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  1. Quick question
    Has anyone ever tried running software raid 0 over two disks one sata, one ide?
    XP sp3, P41 Asus chipset, OS booting off a seperate disk.
    Or is this a complete no-go
    If anyone can say yes it will work, or no it wont that will save me some time.
    I'm just being a Cheapskate and trying to extract a bit of performance from some (slightly) older hardware.
    Both disks 300gb and its mainly for Video editing and storing 2-6gb mpeg2 video files. Not expecting any mega speedups.
    I might just try it anyway for laffs.
    Googled, and no definitive answer, mostly old answers also.
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  2. I am almost certain this is not possible. Never seen any sort of mobo or controller which would allow this.

    For best operation, RAID drives should be identical.
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  3. I suspect it could be done in a server version of windows, for example Server 2003, with software raid. Hardware raid they need to be on the same controller.
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  4. Oh yee of little faith! Ye shall be cast down into the dungeon of (LINUX/OSx?).
    I have put it in place and it appears to be working nicely.
    It does give a boost on large file transfers which is what I hoped for.
    Windows will only raid identical sizes, so 18gb is spare on one disk. I'm a happy bunny, I specifically wanted to go for software raid as it allows the raided disks to be used on another system (plus, I'm a cheapskate).
    Trouble is, I now want to add a third disk to get even greater capacity/speed.

    This is converting blank discs to dynamic, then telling XP PRO SP3 to stripe the two disks.. all done thru computer mgmt..

    The jungle of wires in the case is almost unworkable ....
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  5. It's all fun and games until someone loses a drive in the array, then it's bye bye data (if you can't repair the array). RAID 0 is not recommended for storage, it's great as a temp location for things like video capture.

    I used to capture full frame 30 fps video to un-compressed AVI. That required sustained 20 MB/s transfer speed, RAID0 was the only way I could do it, but every now and then the array would lose a drive. Sometimes a reboot would fix it, sometimes I had to repair the array and sometimes I had to rebuild it, then I'd lose the data. I don't use it anymore, the new drives are so much faster they can maintain transfer speeds above 20 MB/s across the entire platter.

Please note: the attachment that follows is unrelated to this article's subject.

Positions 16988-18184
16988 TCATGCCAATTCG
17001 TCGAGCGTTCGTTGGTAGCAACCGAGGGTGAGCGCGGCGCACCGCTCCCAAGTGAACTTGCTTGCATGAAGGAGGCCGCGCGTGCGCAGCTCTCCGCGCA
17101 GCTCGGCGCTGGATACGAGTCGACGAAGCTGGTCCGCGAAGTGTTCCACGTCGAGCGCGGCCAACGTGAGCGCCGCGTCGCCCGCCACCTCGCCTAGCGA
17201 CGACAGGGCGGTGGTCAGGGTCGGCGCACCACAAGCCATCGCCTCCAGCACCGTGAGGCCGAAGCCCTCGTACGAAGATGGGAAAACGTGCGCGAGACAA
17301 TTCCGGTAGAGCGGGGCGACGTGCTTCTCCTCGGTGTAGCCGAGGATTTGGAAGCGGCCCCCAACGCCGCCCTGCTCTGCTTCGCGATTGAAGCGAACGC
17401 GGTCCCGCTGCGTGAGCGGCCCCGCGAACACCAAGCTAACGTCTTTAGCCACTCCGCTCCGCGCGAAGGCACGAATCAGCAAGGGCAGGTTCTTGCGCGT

I take it you have 3 drives in there now. You can get better performance and security from individual drives simply by partitionning. Also, the performance wouldn't decrease as the drives get full. Keep in mind data is written to a drive from begining to end, the fastest part of a drive is the begining (that's partly why you see a nice speed up after building the RAID, your drives are empty). Then, the best place to archive anything is the end of the drive. Next, the best transfer speed is achieved between 2 hard drives, the slowest is between 2 partitions on the same hard drive (less than half the speed).

    For your setup, find what's the maximum size partition you need for video editing; lets take 100 GB. So you would partition both your 300 GB drives for 100 and 200 GB. Now you would have 5 drive letters in Windows. When you edit video, put the source video on one of the 100 GB drives and save the project to the other. The goal is to always read from one drive and write to the other.

    If your editing program uses a temp work folder, experiment with putting it on one or the other partition.

    Use the 200 GB partitions for "permanent" storage. Using Windows you can combine them into a 400 GB partition, don't use stripe, use combine. This is like JBOD RAID, it's safe the drives can always be read individually.
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  6. Software RAID? SOFTWARE??? You have got to be kidding me. Been there, done that, good luck to you.
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